The 34th America’s Cup, which sailed out of San Francisco Bay in late summer 2013 when the wind speeds were predictable and strong, led to more rule changes that impacted boat designs. The latest class of boats, driven by the winning Oracle Team USA, was dubbed AC72 and encompassed catamarans of up to 86-ft. with giant wing sails. These boats also introduced the concept of hydrofoils, sailing gear that lifts the boats out of the water at speeds over 40 knots (46 mph) and became one of the competition’s few areas of design freedom and differentiation.
“The competition went from a world where there were almost no rules and everyone could do what they wanted and invent a catamaran from scratch to a world where they have to innovate and invent with a very specific design context,” Houard says. Because of their ability to sail at high speeds, the boats were also more at risk, leading to several training accidents that precipitated additional rule expansion to include more safety regulations.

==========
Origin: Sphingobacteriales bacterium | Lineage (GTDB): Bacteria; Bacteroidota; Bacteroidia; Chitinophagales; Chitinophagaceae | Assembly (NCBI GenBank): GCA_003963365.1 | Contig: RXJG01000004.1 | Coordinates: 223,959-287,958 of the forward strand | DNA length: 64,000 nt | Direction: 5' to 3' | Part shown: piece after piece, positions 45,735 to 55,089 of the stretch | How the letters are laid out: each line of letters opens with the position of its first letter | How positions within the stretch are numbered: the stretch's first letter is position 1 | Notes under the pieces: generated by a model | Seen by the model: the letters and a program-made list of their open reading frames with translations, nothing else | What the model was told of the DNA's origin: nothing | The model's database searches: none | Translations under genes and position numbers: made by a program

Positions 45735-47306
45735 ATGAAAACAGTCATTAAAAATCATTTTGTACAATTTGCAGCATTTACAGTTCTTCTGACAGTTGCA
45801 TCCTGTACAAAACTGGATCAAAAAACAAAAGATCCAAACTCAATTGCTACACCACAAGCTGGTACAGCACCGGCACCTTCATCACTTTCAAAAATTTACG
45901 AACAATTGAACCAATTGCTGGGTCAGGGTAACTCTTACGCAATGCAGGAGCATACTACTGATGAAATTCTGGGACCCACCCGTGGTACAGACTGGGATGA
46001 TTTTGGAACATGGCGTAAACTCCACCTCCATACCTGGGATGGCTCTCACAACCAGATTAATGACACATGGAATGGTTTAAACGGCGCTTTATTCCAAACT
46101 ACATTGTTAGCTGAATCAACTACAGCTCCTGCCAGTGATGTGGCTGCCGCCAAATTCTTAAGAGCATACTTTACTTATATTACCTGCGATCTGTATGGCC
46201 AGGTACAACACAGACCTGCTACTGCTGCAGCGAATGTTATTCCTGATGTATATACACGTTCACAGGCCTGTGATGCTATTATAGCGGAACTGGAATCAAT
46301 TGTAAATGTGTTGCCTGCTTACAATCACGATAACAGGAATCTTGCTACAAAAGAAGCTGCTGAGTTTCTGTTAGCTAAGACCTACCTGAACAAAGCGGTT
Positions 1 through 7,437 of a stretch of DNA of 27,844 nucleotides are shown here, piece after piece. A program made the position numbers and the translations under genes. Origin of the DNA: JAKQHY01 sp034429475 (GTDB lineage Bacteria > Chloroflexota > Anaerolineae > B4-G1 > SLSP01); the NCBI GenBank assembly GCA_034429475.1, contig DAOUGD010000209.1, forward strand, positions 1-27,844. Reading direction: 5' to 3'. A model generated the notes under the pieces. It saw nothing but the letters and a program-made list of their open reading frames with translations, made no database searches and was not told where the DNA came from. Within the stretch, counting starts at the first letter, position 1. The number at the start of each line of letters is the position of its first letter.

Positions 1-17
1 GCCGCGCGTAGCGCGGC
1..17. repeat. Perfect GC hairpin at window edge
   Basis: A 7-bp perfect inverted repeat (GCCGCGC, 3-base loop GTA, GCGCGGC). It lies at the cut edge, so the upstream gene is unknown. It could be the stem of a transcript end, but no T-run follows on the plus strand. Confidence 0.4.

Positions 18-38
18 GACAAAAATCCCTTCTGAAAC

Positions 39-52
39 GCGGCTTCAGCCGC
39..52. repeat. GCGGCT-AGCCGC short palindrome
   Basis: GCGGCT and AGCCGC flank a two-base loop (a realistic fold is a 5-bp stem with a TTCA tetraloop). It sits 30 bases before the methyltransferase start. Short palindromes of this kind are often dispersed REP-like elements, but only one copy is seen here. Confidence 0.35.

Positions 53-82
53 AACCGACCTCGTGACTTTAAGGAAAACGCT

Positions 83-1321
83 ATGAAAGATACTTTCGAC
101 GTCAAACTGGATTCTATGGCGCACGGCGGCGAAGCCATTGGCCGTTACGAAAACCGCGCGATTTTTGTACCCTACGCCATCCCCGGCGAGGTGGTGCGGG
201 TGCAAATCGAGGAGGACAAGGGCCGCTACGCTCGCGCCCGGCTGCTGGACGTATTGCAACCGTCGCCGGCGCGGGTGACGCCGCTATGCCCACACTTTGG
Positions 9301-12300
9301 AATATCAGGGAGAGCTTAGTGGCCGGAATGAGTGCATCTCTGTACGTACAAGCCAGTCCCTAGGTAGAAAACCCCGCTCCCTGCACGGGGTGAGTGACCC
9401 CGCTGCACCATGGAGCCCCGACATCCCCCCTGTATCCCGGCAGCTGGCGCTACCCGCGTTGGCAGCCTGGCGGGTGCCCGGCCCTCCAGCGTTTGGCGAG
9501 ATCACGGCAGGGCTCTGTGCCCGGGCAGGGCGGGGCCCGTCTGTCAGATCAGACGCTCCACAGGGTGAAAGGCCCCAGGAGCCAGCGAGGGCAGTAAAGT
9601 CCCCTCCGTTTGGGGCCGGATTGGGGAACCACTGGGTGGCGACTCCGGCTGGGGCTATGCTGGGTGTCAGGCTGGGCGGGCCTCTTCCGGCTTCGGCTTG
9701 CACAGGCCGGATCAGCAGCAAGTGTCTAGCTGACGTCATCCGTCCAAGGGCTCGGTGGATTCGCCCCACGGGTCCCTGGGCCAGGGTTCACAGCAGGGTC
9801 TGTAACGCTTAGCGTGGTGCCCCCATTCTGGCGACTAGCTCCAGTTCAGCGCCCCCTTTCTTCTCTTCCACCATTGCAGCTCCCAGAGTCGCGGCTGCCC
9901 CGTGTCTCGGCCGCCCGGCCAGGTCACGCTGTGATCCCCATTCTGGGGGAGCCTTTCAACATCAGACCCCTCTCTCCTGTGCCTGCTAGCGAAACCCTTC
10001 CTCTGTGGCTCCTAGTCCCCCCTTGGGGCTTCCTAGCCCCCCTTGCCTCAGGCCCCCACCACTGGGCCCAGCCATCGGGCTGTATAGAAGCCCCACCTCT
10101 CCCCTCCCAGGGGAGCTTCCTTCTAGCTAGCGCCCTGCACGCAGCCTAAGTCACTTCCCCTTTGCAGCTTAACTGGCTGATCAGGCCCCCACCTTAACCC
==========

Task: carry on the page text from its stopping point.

The 35th America’s Cup
This latest America’s Cup introduces yet another round of significant rule changes—the most dramatic being the reduction in boat size to just 50 ft. Although intermediary races had teams sailing AC62 class boats, at about 60 ft., the teams and committees decided to cut the size back even further in an attempt to cut costs, improve safety and bolster accessibility to other teams. Inspired by the AC45 sport boats that were tested between major races, the America’s Cup committee settled on a 48-ft. wing masted foil catamaran as the de facto boat design to race at the Bermuda-bound competition.
“It is clear that if we raced smaller boats in 2017, we could dramatically reduce costs without sacrificing any of the spectacle or the design, engineering and athletic challenge fundamental to the America’s Cup,” Commercial Commissioner Harvey Schiller was quoted as saying.